One Chapter Books in the Bible

Two Lessons from Gaius

3 John 1-15

Teaching t23003


We are doing a series on the one-chapter letters of the Bible: Philemon, Jude, 2 John, 3 John, and Obadiah. Because of their brevity, these letters are seldom read or pondered – but they are a wealth of spiritual insight. This morning we look at 3 John (read 1:1).

The author is “the elder.” As we saw last week, this person is John of Zebedee, one of Jesus’ 12 disciples, and author of the gospel of John, 1-3 John, and Revelation.

The recipient is Gaius, who is evidently one of the leaders of a local church or a group of churches over which John has a shepherding role. We can learn two valuable lessons from what John says about Gaius...

Godly vs. ungodly church leaders

Most of this brief letter is a contrast between Gaius – who is a godly Christian leader whom John extols, and Diotrephes—who is not a false teacher, but rather an ungodly Christian leader whom John criticizes. Church leadership is a big deal in the New Testament – especially getting the right kind of people into leadership, and discerning and not following ungodly leaders. Let’s read John’s description of Gaius and Diotrephes and distill key differences between godly vs. ungodly church leaders (read 1:3-10)...

One key difference is the role that God’s Word plays in their leadership:

BIBLE-CENTERED: John is very glad to hear that Gaius “walks in the truth” (1:3,4). The truth here refers to the truth of God’s Word, the Bible, and especially to the message of Christianity given through Jesus’ apostles (of which John was one). The point is that Gaius is a Bible-centered leader—he teaches and applies the Bible. Paul reminded the Ephesian elders that he taught them “the whole counsel of God” (Acts20:28). He insists that Christian leaders must be able to exhort people in sound doctrine (read Titus 1:9). He tells Timothy to preach and the Word (read 2Tim.4:1-3). This is solid spiritual food that leads people to faith in Christ and nourishes Christians to grow. Notice Paul’s concern that ungodly church leaders may arise and teach something else...

DOCTRINAL TANGENTS: John criticizes Diotrephes because he does not “accept” (welcome; receive) what “we” (the apostles) say (1:9). This doesn’t necessarily mean that Diotrephes teaches heresy; it probably means that his teaching is not Bible-centered. He probably focuses on his own favorite topics (e.g., END-TIMES SPECULATION), or on topics that the people are interested in (e.g., TOPICAL SERIES ONLY.). This may not be spiritual poison (like false teaching), but it is spiritual junk-food which will produce spiritual sickness and imbalance rather than health and maturity.

Another key difference is how they relate to other Christian leaders in their church:

TEAM-PLAYER: John is glad to hear that Gaius loves other Christians (1:6a), and that he is a “fellow-worker” (1:8). In other words, Gaius is a team-player; he likes working with other workers and leaders. The local church is to be a community of people who work together as a team—so church leadership is to be a team (PLURAL LEADERSHIP PRINCIPLE) who truly love each other, who seek God’s will together, who appreciate each other’s strengths, who defer to one another, etc. Godly leaders prefer working in a team, and they draw other leaders to work with them.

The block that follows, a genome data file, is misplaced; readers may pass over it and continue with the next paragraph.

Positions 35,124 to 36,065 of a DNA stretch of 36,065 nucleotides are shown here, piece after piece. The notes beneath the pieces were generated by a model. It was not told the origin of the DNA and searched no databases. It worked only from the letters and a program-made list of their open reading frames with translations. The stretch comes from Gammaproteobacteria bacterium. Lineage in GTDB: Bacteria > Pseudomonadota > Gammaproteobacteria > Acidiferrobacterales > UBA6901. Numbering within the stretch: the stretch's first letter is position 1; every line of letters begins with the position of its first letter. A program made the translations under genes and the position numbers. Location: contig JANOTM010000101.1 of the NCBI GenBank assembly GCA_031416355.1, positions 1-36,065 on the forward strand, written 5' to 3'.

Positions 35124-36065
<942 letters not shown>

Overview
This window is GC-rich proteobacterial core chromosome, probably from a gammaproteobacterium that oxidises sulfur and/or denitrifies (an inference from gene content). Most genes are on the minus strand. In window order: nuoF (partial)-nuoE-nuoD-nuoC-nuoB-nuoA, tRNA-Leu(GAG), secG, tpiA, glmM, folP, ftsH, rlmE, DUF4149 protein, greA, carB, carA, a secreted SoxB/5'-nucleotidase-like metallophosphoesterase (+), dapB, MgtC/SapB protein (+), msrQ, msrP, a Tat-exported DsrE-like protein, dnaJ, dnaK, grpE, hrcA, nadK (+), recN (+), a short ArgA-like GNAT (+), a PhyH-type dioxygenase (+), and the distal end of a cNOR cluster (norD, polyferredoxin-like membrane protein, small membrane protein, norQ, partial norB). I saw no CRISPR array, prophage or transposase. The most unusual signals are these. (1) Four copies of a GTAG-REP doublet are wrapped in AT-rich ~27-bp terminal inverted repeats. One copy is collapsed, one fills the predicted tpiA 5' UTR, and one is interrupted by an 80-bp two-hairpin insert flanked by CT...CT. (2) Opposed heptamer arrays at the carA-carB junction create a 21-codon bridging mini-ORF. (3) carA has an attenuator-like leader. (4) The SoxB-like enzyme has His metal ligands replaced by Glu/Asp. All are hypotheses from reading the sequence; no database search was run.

LONE-WOLF: John criticizes Diotrephes because he is not a team-player. Why? Because he “loves to be first among them” (1:9a) – he insists on being the top-dog, on saying “It’s my way or the highway!” He abuses his authority to marginalize people who simply disagree with his personal opinion or agenda (1:10b), rather than taking a stand on essential doctrinal or ethical matters.

Another key difference is how they relate to Christian ministries that are not part of their church:

EXTRA-LOCAL PARTNER: John praises Gaius for actively supporting itinerate Christian preachers (1:5,7,8a). Such workers played a vital role in the early church, which still had little access to written Bibles. They served the local churches with great financial sacrifice—not raising or accepting money from non-Christian friends or family-members. They depended on the hospitality of the local Christians they were serving. Gaius modeled this support of other Christian workers, and (implicitly) of the work they were doing beyond his own church. He did this because he cared about the growth and welfare of the whole Christian church—not just for the church he led. Godly church leaders should model interest in and financial support of authentic Christian ministries and missions beyond their churches.

SECTARIAN: John criticizes Diotrephes because he not only doesn’t support such workers; he actively discourages it in others. Diotrephes is a kingdom-builder. He views the financial resources of the church as his, under his control, to be used for his local empire. He is evidently threatened by these other gifted preachers. It is possible that he is personally enriching himself from the church’s contributions. This is a common mark of ungodly church leadership—an unhealthy focus on their own ministry, an unwillingness to encourage and help Christian workers outside their groups, and (often) financially enriching themselves rather than setting the example of living simply in order to be generous.